The driver still supports changing this value, as the registry setting can still be modified, but for quite some time this option has not been available in the Catalyst Control Center itself. This option single handedly changes my gaming experience, because I find that vertical sync has an unplayable amount of input lag without changing this. By setting the value to zero, it makes vsync much snappier and responsive, and feels closer to how it is with it off. At the default of 3 it feels like dragging my mouse through molasses.
Then again I doubt I'll get any sort of definitive authoritative answer.
Also, I've never used these forum before, but in terms of layout, they are probably the worst I've ever seen in my entire life.
I'm honestly not interested in getting into a pissing contest about the site layout, as it's pretty ancillary to my main question. I found navigating the forum frustrating, but that's just my opinion on the matter.
The more pertinent point is as to why a feature was removed from the catalyst control center for seemingly no good reason. It still works if you change the registry value, but I only figured that out after a lot of searching. So, if the driver still supports it, and the option used to be there to change it in the Catalyst Control Center, why can you no longer do that?
Taken from TweakGuides site:
" Flip Queue Size: This setting is similar to the 'Max Frames to Render Ahead' Nvidia setting which has been made famous by Oblivion - see this page of my Oblivion Tweak Guide. It works in much the same way, controlling the number of frames which are calculated in advance of being displayed. The default is 3, or Undefined, however by lowering this setting you may be able to resolve mouse lag problems, and even prevent graphics freezes in certain games. Experiment by setting this value to 2 first, and then if necessary try an extreme value like 0. For most people however I recommend either 3, 2 or 1 at the lowest as setting a value of 0 can disable the performance benefits of dual core CPUs for example, and in general lowering this setting will reduce overall FPS the lower the setting. You can try raising it if you want to see if you can gain performance, however again you may experience mouse lag or input lag."
If the above is accurate and up to date, then it raises 2 questions:
1. Is there a considerable fps loss in most modern games by "tweaking" this?
2. Is there an actual benefit for today's high-dpi mouse and high-responsive monitor gaming?
From my own experience, i have used a Razer, a Logitech and the all-time favored R.A.T. 9 mouse in the past 6 years on my 2ms DVI-D monitor, all with high DPI speed sensors, and never experienced any noticeable or game-breaking lag by using the default "flip queue size" setting.
If it actually helps in some cases, and i imagine that most gpus nowadays have the needed amount of video ram capacity to handle rendered frames in advance in a host of games, then i am also wondering why this feature was dropped since ATI Tray Tools.
I personally do not remember CCC ever having it... but it has been a long time. I know RadeonPro still has it though.
I thought I remembered it being tucked in the 3D application settings several years ago, but I could be totally wrong (it wouldn't be the first time.)
I've been mostly using ATT and RadeonPro, so I probably just got mixed up. It would be nice if it was in the CCC however. Nvidia has the option labled as pre-rendered frames in their control panel, albeit since the 300 series drivers, they have removed the ability to set it to 0, which instead just sets it to the driver or application default, making 0 a useless and asinine setting because it just defaults it back to 3. At least you can still set it to 0 with an AMD card, but the option is so hidden it's not even in the control panel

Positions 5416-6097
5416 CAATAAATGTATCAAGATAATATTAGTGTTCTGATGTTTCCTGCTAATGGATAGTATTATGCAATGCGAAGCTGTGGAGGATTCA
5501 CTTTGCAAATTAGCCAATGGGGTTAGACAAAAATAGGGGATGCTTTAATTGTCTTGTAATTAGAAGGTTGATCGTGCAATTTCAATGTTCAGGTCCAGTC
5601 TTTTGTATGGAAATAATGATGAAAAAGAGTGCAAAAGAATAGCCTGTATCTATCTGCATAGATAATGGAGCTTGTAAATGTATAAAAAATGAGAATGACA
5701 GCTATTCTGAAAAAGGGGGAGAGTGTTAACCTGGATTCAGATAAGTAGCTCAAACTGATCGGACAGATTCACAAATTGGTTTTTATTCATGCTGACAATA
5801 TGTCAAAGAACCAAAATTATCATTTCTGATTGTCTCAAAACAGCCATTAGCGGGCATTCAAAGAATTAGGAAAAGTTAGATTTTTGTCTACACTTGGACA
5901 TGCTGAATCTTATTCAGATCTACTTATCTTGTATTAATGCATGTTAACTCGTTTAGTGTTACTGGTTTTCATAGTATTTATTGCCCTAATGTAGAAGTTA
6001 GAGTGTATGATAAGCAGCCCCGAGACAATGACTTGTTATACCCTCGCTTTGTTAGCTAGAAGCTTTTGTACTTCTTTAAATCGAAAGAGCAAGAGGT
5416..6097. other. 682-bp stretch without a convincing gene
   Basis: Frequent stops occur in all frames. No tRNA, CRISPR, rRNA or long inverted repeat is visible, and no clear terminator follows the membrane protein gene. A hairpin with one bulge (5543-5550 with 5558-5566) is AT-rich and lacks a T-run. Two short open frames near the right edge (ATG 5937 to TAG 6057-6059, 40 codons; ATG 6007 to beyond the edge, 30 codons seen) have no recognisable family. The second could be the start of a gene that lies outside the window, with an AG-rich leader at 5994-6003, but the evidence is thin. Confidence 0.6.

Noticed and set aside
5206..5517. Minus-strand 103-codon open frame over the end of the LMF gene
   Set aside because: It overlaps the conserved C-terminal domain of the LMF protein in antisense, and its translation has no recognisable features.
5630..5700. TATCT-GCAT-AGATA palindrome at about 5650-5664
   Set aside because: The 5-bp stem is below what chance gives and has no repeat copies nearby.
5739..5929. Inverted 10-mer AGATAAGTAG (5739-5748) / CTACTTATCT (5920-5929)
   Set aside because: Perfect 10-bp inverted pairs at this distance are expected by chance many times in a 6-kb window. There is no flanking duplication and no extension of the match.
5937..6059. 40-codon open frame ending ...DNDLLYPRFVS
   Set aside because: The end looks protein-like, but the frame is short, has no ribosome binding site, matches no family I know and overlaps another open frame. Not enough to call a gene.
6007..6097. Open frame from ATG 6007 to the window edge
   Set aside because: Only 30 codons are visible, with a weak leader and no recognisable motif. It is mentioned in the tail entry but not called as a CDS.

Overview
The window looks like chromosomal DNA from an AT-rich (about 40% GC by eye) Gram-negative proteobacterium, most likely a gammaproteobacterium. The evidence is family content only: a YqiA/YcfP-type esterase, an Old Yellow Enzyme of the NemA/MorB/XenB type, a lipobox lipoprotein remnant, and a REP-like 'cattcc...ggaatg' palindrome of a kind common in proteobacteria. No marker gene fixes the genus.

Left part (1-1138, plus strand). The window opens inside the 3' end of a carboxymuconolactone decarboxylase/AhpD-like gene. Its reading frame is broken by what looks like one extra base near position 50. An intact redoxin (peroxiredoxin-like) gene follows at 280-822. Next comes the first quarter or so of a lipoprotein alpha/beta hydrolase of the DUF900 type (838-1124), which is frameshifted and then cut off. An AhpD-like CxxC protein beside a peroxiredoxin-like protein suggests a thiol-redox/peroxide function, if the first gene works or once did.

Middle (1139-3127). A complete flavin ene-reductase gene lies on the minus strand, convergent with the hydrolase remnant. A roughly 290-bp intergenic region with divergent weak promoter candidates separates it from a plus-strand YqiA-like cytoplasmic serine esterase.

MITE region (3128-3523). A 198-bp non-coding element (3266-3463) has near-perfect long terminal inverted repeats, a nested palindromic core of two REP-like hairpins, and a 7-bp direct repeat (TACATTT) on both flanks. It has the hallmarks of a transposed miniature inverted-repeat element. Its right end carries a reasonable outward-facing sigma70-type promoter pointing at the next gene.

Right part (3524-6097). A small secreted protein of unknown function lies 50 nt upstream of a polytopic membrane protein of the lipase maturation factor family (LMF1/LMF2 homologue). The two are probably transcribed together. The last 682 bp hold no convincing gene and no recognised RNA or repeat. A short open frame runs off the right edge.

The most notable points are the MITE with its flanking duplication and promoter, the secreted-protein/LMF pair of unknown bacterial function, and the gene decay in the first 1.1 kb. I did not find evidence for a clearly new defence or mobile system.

In regards to backFireX64, it's tough to answer those questions, because input lag is going to be engine and system specific, which includes things like your monitor, and the aforementioned input peripherals, and more importantly you CPU. This setting is only relevant when using vertical sync, and for some, turning on vsync doesn't even add any additional perceptible input lag. I am also not entirely sure what the fps hit would be, because it's difficult to test something of that nature while using vsync. If you can maintain your desired framerate, the lower you set this option, the less input lag you will have. In theory it should be 3 frames less at 0, so at 60Hz, so 50ms less, which I think is a pretty big deal. Setting it to 1 is generally beneficial, and worth the trade in my opinion; I'll estimate a ~10% input lag decrease, in exchange for a ~10% lower framerate, but that's a pretty vague estimate. However, by setting it to 0, you will take a significant fps hit compared to 2, or 1. I'm not even going to speculate on how this relates to the graphics pipeline, because I lack the technical skill.
As a caveat to everything aforementioned, engines can specify a flip queue value, so a game could already be using a flip queue of 1 without you ever changing the driver default.
At some point (Vista?), Microsoft's driver guidelines changed, so that the device driver (to be certified) was not allowed to set the queue size beyond 3. Applications can still set it higher.
This was done because nVidia was setting the value to absurdly high values like 10, to facilitate apparent SLI scaling. But with so many frames in the queue, display lag was the inevitable result.
So since the driver isn't allowed to go higher than 3, the option is pretty much pointless. That's one of the main reasons why multiple GPU's beyond three have such poor additional scaling. Ironically, the driver could set a larger queue in XP, but GPU counts higher than two aren't supported in that OS.